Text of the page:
CAPE CANAVERAL, Fla. — Just months after the discovery of our first known interstellar visitor, it turns out there's another asteroid from yet another star system residing in our cosmic club in plain view.
Scientists reported Monday that this interstellar resident is an asteroid sharing Jupiter's orbit but circling in the opposite direction.
The asteroid, known as 2015 BZ509, has been in this peculiar backward orbit around the sun ever since getting sucked into our solar system, the researchers said. About 2 miles (3 kilometers) across, it joined our neighborhood in the first moments after our solar system formed 4.5 billion years ago.
The French and Brazilian researchers base their finding on extensive computer simulations showing BZ always has orbited around the sun in reverse and thus harkens back to the beginning of our solar system.
The results, published in the journal Royal Astronomical Society , come several months after the discovery of our first known interstellar visitor, a smaller, cigar-shaped asteroid that zoomed by last fall.
That passer-by rock was named Oumuamua, Hawaiian for messenger from afar arriving first, or scout.
"Oumuamua is of interstellar origin but it is also only a tourist passing by our solar system," said lead author Fathi Namouni of the University of Cote d'Azur in Nice, France. "BZ is not. It is a bona fide immigrant and the notion of immigration is a hot topic nowadays all over the world!"
Namouni said stars were closer back when our solar system was forming, and asteroids were zipping around between star systems. It's extremely unlikely — "practically zero" — that BZ came from the same star system as Oumuamua, he noted in an email.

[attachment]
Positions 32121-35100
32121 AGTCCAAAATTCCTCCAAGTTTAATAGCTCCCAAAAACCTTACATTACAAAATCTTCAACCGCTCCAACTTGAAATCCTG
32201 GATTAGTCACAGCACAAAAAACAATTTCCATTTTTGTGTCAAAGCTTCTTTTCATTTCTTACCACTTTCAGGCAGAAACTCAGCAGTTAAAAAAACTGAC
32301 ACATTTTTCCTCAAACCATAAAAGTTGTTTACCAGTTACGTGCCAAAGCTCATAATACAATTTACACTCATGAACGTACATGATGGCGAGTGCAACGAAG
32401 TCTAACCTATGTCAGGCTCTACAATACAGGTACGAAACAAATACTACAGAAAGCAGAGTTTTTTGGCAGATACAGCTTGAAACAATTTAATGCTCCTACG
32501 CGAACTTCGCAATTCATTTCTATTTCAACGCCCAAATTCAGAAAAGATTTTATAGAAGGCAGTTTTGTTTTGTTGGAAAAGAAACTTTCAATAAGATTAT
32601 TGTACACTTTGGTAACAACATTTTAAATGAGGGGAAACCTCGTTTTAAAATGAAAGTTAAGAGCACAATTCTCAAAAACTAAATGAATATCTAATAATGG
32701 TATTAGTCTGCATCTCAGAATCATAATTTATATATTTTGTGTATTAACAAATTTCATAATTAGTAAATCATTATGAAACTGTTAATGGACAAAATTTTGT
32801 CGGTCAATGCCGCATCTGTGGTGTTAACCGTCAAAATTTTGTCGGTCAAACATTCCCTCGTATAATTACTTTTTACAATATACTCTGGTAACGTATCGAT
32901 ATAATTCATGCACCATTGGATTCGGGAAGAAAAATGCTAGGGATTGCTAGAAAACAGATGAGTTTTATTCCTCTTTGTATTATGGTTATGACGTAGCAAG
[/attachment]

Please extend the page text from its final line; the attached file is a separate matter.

He expects lots more interstellar immigrants in our backyard.
"There is no reason why there shouldn't be more masquerading as solar system asteroids like BZ did so far," Namouni wrote. He said the area just beyond Neptune, the farthest planet in our solar system, might be teeming with extrasolar asteroids — or exo asteroids — like BZ.
It's extremely unlikely — "practically zero" — that BZ came from the same star system as Oumuamua, according to Namouni.
Co-author Helena Morais of Sao Paulo State University in Brazil said she was surprised by the finding, but noted "that's part of the fun" of science.
"If we may have asteroids that pass by, then we should also expect asteroids that come to stay," she wrote in an email.
By identifying more immigrant asteroids, Namouni said, scientists can determine their composition. If BZ contains water, for example, researchers can compare it with Earth's water and, perhaps, better understand how water originated here at home.